Asteroid Mission Not Yet 'NEAR' an End
14 Feb 2001
(Source: Jet Propulsion Laboratory)
Headquarters, Washington, DC
NASA's NEAR Shoemaker spacecraft, the first spacecraft to touch down and operate on the surface of an asteroid, will not be immediately shut down after all.
The mission will be extended for up to 10 days to gather data from a scientific instrument that could provide unprecedented information about the surface and subsurface composition of the asteroid Eros.
Two days after touchdown, NEAR Shoemaker is still in communication with the NEAR team at the Johns Hopkins University Applied Physics Laboratory (APL) in Laurel, MD. Earlier this week, the team sent commands to NEAR and guided the robotic researcher to a 4-miles-per-hour touchdown on a rock-strewn plain on the asteroid. The spacecraft gently hit the surface at 3:02 p.m. EST, after a journey of 2 billion miles, and a full year in orbit, around the large space rock.
Yesterday, the NEAR mission operations team decided against another engine firing that could have lifted the space probe off the asteroid's surface. There were initial concerns that it might be necessary to adjust the spacecraft's orientation in order to receive telemetry from the ground. However, NEAR Shoemaker landed with a favorable orientation, and there is no problem with receiving information. Mission managers have decided it is not necessary to move the spacecraft from its resting place on the surface of Eros.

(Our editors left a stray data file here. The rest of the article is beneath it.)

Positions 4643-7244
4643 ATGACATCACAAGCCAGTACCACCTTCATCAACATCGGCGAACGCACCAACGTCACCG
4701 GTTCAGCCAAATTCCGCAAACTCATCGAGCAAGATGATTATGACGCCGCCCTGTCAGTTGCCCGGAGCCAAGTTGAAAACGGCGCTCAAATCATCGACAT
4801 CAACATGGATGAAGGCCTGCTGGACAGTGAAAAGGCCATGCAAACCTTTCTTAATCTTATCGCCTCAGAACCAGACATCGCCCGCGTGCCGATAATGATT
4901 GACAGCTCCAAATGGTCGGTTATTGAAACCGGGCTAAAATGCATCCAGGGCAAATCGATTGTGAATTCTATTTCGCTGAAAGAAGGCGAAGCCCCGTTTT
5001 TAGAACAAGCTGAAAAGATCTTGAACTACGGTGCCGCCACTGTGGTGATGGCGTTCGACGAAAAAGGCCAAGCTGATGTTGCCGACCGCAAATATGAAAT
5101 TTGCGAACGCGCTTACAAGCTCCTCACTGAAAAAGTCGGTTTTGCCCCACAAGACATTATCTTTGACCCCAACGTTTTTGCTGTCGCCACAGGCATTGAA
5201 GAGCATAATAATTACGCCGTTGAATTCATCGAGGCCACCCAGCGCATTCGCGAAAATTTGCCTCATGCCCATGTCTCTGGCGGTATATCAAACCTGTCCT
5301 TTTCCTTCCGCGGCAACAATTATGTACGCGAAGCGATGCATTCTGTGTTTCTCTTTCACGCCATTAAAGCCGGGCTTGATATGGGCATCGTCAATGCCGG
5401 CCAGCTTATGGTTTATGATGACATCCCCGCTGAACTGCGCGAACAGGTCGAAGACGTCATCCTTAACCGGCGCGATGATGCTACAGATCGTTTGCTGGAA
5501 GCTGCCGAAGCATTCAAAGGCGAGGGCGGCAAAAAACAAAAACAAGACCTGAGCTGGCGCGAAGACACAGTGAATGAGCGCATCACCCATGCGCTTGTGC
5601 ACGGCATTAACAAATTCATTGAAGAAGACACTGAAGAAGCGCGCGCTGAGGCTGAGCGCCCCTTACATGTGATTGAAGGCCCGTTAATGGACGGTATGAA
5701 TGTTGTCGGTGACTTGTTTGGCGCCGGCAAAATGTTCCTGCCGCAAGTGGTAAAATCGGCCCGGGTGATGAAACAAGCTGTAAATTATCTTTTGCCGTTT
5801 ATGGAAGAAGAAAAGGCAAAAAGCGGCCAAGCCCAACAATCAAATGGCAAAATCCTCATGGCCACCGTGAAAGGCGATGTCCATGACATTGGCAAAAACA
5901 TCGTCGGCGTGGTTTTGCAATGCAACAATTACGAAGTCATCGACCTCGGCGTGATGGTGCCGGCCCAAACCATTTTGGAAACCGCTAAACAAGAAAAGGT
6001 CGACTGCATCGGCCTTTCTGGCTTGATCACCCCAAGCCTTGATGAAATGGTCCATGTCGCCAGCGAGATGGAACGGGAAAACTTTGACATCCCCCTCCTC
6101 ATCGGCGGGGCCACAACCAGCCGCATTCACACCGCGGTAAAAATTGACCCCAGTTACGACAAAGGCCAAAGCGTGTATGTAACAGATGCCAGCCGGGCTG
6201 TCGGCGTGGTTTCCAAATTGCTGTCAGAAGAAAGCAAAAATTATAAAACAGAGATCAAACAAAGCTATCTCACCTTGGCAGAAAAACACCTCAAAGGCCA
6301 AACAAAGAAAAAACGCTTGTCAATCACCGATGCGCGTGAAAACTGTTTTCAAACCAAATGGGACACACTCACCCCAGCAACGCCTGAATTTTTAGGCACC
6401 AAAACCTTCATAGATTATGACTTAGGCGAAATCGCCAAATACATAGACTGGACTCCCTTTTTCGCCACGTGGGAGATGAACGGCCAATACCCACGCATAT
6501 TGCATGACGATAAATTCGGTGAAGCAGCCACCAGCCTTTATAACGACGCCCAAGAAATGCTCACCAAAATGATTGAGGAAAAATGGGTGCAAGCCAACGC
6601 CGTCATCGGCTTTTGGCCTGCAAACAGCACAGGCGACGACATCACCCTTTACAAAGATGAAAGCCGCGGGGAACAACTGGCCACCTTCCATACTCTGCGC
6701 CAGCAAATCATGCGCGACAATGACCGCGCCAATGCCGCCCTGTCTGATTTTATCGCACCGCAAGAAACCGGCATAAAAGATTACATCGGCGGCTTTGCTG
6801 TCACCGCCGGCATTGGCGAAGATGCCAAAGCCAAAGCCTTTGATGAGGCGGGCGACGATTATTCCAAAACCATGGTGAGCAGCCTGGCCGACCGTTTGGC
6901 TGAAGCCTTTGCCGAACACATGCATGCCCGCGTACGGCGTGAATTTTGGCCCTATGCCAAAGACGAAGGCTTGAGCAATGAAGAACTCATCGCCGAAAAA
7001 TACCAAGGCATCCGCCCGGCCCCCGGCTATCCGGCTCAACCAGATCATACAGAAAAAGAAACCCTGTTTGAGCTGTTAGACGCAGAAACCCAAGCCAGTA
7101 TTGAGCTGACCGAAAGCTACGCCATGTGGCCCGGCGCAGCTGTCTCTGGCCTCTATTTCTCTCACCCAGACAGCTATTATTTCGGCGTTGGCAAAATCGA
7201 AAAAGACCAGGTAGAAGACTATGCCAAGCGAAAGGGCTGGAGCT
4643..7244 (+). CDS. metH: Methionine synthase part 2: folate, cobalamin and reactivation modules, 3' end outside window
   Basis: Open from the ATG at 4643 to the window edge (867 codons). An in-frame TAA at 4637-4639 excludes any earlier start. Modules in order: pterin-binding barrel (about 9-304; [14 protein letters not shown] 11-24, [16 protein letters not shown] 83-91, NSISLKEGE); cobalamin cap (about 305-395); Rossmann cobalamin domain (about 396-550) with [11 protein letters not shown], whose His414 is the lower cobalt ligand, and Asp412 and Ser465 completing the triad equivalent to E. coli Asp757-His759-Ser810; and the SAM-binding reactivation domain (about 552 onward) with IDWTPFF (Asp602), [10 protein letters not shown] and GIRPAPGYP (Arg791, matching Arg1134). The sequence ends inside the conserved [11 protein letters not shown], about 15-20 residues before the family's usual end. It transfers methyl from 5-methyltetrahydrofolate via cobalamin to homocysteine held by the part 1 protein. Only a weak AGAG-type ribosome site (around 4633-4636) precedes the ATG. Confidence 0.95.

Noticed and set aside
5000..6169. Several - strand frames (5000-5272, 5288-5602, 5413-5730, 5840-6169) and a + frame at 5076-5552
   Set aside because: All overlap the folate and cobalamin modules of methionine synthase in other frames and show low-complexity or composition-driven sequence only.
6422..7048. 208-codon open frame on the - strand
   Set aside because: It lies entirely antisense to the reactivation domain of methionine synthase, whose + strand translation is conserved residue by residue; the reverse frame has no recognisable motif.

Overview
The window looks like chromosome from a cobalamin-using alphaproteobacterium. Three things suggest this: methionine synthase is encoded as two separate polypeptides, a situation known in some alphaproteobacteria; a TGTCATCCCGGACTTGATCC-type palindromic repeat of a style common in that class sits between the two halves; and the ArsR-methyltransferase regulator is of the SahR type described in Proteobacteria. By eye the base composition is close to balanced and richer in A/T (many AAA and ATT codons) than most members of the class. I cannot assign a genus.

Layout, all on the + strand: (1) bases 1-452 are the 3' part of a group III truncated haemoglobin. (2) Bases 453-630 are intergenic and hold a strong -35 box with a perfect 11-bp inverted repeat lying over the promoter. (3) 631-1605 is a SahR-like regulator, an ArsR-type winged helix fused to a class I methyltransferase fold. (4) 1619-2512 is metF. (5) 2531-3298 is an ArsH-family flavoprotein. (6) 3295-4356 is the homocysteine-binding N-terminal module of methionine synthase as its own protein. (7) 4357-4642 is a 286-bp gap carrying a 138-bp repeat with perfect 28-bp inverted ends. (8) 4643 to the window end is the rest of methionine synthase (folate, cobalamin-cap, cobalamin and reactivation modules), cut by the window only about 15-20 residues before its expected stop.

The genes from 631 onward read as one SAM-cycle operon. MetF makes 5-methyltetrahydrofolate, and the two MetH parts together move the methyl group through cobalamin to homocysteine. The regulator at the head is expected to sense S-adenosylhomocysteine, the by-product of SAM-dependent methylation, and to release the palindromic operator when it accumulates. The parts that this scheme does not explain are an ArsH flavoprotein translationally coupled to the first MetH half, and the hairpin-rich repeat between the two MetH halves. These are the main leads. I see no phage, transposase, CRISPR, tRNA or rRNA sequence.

The spacecraft spent the last year in a close-orbit study of asteroid 433 Eros, a near-Earth asteroid that is currently 196 million miles from Earth. During that time it collected 10 times more data than originally planned and completed all its science goals before its descent to the asteroid.
Funding for the mission extension will come from the NEAR project.